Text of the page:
Reforming Canada’s International Student System: A Senate Call to Action

In a recent article by Nicholas Keung, the Toronto Star’s immigration reporter, he discusses a Senate report that urges the Canadian government to overhaul its international student system to preserve the integrity of the country’s international education program. The report, released today, was prepared by Senators Sabi Marwah, Ratna Omidvar, Yuen Pau Woo, and Hassan Yussuff. Below is a brief overview of the report’s key findings:

A Booming Industry with Challenges

Canada’s international student program has been a significant contributor to the economy, bringing in tens of billions annually. However, the system is fraught with challenges, including unscrupulous agents and educational institutions exploiting international students. The senators emphasize that there is a lack of oversight to ensure that the agents and Designated Learning Institutions (DLIs) act in the best interest of the students.

The Current Landscape

The report highlights that a significant portion of international students settle in Ontario (51%), followed by British Columbia (20%), and Quebec (12%). While the influx of international students has financially and culturally enriched Canada, it has also brought about issues such as fraudulent college admission letters and exacerbated the housing crisis. The federal government is considering strengthening the program’s integrity by possibly reducing student intake.

The Economic Aspect

International students have been a substantial economic asset, contributing around $22 billion annually through tuition revenues and other expenditures. However, the rapid growth in enrolment has brought about associated costs. The report notes a widening gap in tuition fees between international and domestic students, with international tuition fees having increased fivefold compared to domestic fees since 2006.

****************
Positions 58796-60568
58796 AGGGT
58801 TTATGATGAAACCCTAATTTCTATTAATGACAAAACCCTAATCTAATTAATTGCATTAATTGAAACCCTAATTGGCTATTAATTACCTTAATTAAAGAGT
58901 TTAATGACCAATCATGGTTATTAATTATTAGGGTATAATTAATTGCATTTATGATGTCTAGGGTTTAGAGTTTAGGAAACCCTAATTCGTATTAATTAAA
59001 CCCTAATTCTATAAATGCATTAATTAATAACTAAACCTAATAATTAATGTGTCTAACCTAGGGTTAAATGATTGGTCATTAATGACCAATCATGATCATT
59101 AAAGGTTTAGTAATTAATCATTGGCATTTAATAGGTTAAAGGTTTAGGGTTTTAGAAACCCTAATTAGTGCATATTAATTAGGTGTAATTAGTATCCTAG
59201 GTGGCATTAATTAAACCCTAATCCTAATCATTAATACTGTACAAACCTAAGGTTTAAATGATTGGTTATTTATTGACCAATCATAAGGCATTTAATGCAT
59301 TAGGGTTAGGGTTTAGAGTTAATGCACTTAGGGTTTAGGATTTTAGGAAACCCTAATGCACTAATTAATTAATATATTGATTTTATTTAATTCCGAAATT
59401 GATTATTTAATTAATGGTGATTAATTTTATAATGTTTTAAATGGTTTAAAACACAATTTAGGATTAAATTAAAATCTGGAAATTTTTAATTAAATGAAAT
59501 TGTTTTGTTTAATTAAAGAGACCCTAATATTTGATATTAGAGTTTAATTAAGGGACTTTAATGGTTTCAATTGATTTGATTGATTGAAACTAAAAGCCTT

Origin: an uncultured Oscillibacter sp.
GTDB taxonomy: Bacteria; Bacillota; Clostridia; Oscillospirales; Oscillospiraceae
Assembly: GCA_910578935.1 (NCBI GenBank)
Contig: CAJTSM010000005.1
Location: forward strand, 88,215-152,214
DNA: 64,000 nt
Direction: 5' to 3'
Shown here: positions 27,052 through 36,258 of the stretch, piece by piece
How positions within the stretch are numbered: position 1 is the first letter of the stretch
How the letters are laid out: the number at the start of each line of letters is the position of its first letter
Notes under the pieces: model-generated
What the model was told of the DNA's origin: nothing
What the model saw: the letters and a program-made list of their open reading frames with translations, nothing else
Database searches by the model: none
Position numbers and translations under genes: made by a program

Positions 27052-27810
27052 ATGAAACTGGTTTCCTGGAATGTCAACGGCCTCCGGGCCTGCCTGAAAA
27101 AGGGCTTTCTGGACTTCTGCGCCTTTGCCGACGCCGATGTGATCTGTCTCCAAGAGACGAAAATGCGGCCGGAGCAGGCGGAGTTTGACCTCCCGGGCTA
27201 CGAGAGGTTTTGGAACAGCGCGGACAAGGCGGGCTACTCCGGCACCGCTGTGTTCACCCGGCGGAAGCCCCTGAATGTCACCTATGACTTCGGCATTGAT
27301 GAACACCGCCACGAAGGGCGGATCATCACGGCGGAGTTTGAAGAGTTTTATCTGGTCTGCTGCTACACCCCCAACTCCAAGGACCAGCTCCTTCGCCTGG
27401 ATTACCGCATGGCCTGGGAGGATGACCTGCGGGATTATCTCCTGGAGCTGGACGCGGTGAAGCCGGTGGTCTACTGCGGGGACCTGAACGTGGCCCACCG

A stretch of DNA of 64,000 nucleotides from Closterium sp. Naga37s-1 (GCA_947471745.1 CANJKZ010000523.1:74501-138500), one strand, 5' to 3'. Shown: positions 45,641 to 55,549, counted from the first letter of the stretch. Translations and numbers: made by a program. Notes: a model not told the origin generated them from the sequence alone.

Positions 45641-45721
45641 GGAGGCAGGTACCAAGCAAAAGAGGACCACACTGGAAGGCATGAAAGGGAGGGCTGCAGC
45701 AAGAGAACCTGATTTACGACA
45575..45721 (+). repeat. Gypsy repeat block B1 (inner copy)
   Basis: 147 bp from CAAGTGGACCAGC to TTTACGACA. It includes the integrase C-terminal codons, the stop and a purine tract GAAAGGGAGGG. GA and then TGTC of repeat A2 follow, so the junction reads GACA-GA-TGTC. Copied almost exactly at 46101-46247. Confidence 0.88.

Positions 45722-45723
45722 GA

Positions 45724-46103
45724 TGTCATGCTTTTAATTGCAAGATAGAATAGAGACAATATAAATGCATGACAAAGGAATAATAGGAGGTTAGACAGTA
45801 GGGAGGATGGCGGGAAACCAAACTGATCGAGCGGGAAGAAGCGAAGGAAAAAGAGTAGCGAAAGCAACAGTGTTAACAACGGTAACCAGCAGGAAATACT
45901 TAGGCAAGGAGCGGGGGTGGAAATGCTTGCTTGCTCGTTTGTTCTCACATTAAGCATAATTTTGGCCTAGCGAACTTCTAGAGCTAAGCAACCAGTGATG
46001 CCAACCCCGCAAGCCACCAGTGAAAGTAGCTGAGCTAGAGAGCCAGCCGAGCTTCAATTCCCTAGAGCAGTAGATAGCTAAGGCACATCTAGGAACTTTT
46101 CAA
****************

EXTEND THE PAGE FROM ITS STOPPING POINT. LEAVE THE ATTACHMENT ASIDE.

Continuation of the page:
The Role of Agents and DLIs

The report criticizes the role of agents and DLIs in the recruitment process, stating that they often do not have the students’ best interests at heart. Agents, who receive commissions ranging from 15 to 20% of a student’s first-year tuition, have been part of a recruitment frenzy, sometimes making empty promises regarding career prospects and eligibility for work permits and permanent residence in Canada.


The Senate report calls for a national review to ensure the financial sustainability of the Canadian post-secondary sector, which has aggressively recruited international students due to funding shortfalls. It also suggests higher standards for schools admitting international students, including detailed plans to assist students in securing housing and finding employment.

Moreover, the report recommends regulating education agents more strictly and imposing stronger penalties on those who engage in unscrupulous practices. It suggests following Australia’s lead in requiring educational institutions to upload agent information into a centralized portal to track study visa outcomes.

Looking Ahead

As Canada navigates the complexities of managing a booming international student industry, the Senate report offers a roadmap for creating a more sustainable and ethical system. It calls for a national strategy to align the number of international students admitted with annual permanent resident targets, considering the needs of provinces, educational institutions, and employers.

By taking a proactive approach to reform, Canada can ensure that the international student program remains a win-win for both the country and the students who come seeking quality education and opportunities for a brighter future.

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